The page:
There is a dispute in Poland about how to identify people with dark skin color. Supporters of “Murzyn” are stubborn – they cite the “innocent” etymology of the word in Polish language . However, in relations with other people, we do not use only a dictionary, but we activate our own intelligence and sensitivity, we think and feel, we use empathy, reason, we show personal culture.
The negative connotations that the term has grown over the years are so obvious that probably only bad will can lead to insistence on using it. It is inconsistent that the persistent claim that “Murzyn” is a neutral word is not accompanied by a boycott of silly sayings, which are certainly not neutral and contradicts the claim that the word “Murzyn” is understood only in the context of skin color. In addition, people with dark complexion are born, living in various parts of the world, brought up in different cultures and identifying with different religions. There is no need to combine them into one group in the way that the word “Murzyn” does. Probably just to assign certain features to them, to stigmatize. For emotional and cognitive reasons, it seems reasonable to name people in a way that takes into account the place where they come from. Therefore, geographical and nationality aspects will be important – everyone has the right to be identified with their country of origin or residence, and a healthy interest in other people’s otherness should refer to the place where the newcomer comes from, the language in which he can communicate, etc. “Murzyn” does not explain anything, it concerns only the color of the skin, and this information is usually irrelevant. There is a desperate question in the discussions around this topic about what we should now call the persons in question. For reasons difficult to understand, normality, i.e. giving up the word “Murzyn” to the Congolese, Sudanese or possibly African, is sometimes referred to as exaggerated political correctness. This is not an exact substitute, because white people also live in Africa, and people with dark complexion can come from other continents. The thing is, however, that no word is needed in place of “Murzyn”. White people do not need an analogous term, so – as you can see – you can do without it. Of course, the implementation of different names is not a guarantee of a change in the attitude of Poles towards “other”. Although by instilling certain language behaviors in people, it is possible to influence their sensitivity to various situations and phenomena, but the ability to build positive relationships with other people is a multifactorial and multifaceted problem. It may be that with time these “geographical” terms will grow into these negative connotations.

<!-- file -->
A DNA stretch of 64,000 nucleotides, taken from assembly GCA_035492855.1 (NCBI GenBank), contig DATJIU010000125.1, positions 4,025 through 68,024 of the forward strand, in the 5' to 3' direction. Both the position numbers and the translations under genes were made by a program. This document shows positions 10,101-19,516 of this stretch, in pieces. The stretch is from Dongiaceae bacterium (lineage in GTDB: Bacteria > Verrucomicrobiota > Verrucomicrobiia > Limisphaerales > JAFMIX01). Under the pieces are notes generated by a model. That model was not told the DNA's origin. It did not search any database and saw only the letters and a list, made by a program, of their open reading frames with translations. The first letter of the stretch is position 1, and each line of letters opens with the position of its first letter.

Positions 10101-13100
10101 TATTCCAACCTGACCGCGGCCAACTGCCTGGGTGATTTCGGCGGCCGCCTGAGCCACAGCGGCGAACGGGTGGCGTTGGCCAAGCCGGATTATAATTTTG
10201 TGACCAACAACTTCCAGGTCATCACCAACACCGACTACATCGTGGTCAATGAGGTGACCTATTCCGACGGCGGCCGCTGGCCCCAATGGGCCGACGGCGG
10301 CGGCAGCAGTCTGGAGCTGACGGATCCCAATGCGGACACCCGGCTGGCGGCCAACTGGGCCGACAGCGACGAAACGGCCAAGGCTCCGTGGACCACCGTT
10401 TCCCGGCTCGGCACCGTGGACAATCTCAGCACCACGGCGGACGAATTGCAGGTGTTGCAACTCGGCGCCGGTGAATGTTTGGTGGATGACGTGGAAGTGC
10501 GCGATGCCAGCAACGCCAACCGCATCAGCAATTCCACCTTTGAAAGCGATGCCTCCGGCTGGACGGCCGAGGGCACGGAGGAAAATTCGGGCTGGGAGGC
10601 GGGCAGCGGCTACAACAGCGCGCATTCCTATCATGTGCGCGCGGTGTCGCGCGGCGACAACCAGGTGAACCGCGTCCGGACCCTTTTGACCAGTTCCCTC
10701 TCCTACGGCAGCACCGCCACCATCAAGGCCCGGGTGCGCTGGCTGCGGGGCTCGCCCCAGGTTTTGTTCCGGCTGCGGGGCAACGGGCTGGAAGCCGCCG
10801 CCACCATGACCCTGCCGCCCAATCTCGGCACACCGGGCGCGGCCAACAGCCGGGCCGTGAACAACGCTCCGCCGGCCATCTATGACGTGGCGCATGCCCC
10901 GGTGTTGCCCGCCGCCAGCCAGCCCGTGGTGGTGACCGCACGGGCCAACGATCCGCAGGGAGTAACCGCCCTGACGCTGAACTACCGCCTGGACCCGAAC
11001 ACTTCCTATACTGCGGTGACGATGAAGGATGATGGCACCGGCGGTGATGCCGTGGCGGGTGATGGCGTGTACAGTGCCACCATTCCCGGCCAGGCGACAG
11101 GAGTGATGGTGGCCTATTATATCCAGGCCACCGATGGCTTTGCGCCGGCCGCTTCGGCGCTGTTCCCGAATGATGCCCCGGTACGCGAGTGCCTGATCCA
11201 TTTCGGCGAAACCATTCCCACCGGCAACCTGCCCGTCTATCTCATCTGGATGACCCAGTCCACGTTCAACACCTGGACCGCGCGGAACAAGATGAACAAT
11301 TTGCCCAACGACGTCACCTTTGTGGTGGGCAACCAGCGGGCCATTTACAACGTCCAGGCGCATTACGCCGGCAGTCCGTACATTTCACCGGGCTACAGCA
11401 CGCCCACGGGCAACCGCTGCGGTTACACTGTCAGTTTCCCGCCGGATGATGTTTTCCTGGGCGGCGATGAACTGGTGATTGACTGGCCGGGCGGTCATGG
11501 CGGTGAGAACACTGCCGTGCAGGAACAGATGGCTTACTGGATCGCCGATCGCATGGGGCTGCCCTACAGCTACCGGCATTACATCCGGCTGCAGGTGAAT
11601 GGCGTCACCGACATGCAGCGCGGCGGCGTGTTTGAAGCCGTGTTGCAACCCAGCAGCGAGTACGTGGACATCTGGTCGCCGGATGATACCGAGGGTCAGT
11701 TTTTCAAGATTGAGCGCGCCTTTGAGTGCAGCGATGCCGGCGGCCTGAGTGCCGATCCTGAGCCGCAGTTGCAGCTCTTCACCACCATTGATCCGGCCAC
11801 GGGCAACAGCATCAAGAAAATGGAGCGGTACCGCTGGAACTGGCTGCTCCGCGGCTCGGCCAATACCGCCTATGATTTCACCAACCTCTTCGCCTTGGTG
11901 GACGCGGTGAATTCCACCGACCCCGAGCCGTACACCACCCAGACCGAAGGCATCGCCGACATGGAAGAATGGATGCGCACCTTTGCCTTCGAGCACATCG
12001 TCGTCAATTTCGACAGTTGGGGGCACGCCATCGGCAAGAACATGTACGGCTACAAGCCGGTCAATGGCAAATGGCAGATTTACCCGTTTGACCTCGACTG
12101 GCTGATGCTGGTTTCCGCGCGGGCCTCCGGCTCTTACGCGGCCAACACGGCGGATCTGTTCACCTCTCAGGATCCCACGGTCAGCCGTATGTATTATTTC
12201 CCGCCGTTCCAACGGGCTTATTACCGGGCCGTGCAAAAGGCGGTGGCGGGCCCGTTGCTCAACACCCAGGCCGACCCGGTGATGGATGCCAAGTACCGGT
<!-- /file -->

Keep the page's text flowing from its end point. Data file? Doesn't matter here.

Well, we will not bring up everyone, there will always be people who have a problem in interpersonal relations (because this may be related to the perception of other people through stereotypes), guided in life by specific rules and anti-values, but at least lose the “handy” word (if they were considered offensive), with all its negative charge. It is enough to say them with appropriate gestures, a grimace of the face or a giggle, that it becomes an insult, and paying attention causes an immediate reaction: “Aren’t you a Murzyn? After all, it’s even written in children’s books. ” “African” probably would not give this effect, especially since it does not go so well with “Bambo”.The arguments of people declaring the benevolent, non-depreciating use of the disputed term are unconvincing. Good to remember, that in addition to our own thoughts and intentions, there is another human being with his feelings, and he does not want to be defined in a way that he does not identify with and which may offend him. I will not mention here, because it is not fitting, sayings and phraseological associations based on the offensive use of the word “Murzyn”, but everyone knows that there are many.